I haven’t exactly tried to keep it a secret on this blog that I love the UK. The first trip I ever blogged about was an epic two-week whirlwind through Scotland and ever since then I’ve been going on and on about how I believe that England and Scotland are two of the most beautiful places on earth for me (haven’t been to Wales yet, so I can’t weigh in on that).
One of the things that continues to astound me about this love is just how much it extends to smaller cities: Oxford and Bath are both towns that I've visited time and time again, while York had my heart from the moment I first laid eyes on its medieval architecture - I've never felt this way about small towns in Germany! So it should come as no surprise that I though that Cambridge was very lovely as well.
I had been to Cambridge once before, but back then my aim had been to check out the university and not to do sightseeing and so I was definitely due for another visit. The university - or rather, the individual colleges - are obviously a big part of what makes Cambridge so attractive for visitors, but only having to appreciate the outer beauty of a place is definitely a different experience from trying to figure out if a place could be right for your further education.
We took the train from London - an easy 45-minute ride from Kings Cross - and after strolling through the Cambridge city centre for a bit made our way to King's College. King's College is one of the most iconic colleges of Cambridge and was founded over six hundred years ago by King Henry VI, one of the tragic figures of English history. Its most prominent feature is a Gothic cathedral that almost seems more befitting as the main sight of a town and not the grounds of a university college and so there was no question that we wanted to have a closer look at the college grounds.
The visitor entrance was directly by the cathedral and when we entered, an orchestra and a choir were in the midst of rehearsal. The music followed our steps as we walked through the House of Prayer and it created a special atmosphere in which we pointed out different old royal insignias to each other.
From the cathedral we stepped into a large courtyard that was rimmed by historic buildings of the college on all sides. It was almost hard to remember that people actually live, work and study on these grounds and that the main significance of the college didn't stem from its looks, but from the academic achievements made there since its establishment.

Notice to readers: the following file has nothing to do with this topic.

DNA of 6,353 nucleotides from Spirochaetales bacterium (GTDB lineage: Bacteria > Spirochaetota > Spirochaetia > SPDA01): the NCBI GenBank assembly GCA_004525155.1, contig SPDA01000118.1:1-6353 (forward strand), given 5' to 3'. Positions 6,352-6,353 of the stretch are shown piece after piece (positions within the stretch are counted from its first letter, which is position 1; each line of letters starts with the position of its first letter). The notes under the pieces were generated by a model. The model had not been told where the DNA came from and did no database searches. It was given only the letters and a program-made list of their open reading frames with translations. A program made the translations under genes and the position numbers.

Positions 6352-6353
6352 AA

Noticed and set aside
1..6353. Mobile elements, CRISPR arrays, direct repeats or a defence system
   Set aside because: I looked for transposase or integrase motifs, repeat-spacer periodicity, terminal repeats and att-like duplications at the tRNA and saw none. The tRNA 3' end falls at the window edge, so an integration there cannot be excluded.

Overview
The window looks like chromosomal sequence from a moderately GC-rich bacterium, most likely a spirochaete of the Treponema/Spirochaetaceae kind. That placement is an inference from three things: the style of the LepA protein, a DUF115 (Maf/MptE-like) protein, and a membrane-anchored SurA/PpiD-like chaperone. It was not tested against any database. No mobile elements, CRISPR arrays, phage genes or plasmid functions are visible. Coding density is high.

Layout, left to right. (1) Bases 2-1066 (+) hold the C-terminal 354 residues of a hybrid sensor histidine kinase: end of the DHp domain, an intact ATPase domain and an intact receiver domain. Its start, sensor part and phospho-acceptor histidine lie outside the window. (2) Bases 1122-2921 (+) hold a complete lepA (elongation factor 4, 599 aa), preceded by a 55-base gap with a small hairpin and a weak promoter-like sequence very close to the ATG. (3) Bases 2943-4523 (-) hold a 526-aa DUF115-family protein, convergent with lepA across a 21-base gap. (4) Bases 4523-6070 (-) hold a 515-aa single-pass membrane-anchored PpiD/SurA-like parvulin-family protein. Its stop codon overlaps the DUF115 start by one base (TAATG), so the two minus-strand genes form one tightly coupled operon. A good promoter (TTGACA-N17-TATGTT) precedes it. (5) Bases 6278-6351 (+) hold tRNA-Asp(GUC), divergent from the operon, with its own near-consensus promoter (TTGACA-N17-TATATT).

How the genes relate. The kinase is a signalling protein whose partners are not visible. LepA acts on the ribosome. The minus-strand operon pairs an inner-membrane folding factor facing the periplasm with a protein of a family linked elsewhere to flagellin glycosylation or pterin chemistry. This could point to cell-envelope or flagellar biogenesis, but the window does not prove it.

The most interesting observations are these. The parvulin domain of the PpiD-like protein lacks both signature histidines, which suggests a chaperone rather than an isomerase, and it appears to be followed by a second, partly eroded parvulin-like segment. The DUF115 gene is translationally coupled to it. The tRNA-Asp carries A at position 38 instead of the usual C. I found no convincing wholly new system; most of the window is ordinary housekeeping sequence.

My favorite thing in Cambridge were the large amounts of green spaces all over the city: I'm a country girl at heart, so I love a good park - it makes every city less stuffy. Every college seemed to have its own perfectly immaculate green space (what else do you expect in England?) and they added a great countryside feeling to a place otherwise made completely of stone.
We exited King's College at the river Cam, watching other visitors on their punting tours as we were crossing. Punting is a popular activity in Cambridge and we contemplated going on a little boat tour ourselves, but it was a chilly day and we were feeling cheap and so we decided to postpone it to some other visit.
We had a look at Clare College, King's College's next door neighbor, but quickly headed back to the river where a path following along the stream eventually led us to glorious Trinity College.
The sun finally decided to make a proper appearance and seeing the amount of colorful little crocuses that had started to bloom felt like a revelation to me after the long and dark winter in Norway. With the blue sky and the puffy clouds, the setting of the college was incredibly peaceful and we admired the architecture that seemed so very British to me.
We kept on walking until we eventually found a bridge that led us back to Cambridge's city centre - don't understand the difficulty of finding a way back over the river: Everytime you need a bridge, you probably won't find one. We grabbed some sandwiches and I narrowly escaped a handbag purchase at the Cambridge Satchel Company which I now sorely regret: They had a pretty good outlet collection of bags with tiny flaws that are very nicely reduced. Just a little heads up to all the fashionistas out there!
Thinking that we could do with some more culture, however, we headed to St. John's College whose grounds we had already spotted from across the river at Trinity College. Visiting St. John's is a little bit like taking a walk back through time. In comparison to many other colleges, the buildings represented many different architectural styles: Some were constructed in the Tudor style, others in the Georgian and there were even some modern buildings. Needless to say, the most modern ones where also the least remarkable.
We passed the Bridge of Sighs that was modeled after the original one in Venice and reached the college's green space just as the sun began to set. The golden light was illuminating the yellow stone of the buildings and knowing that the evening was soon upon us, we started to walk back to the train station.
I have to admit: Cambridge is beautiful and very well worth a visit. But when it comes down to it, I probably prefer Oxford a little bit more - but maybe it's just because of Harry Potter! ;)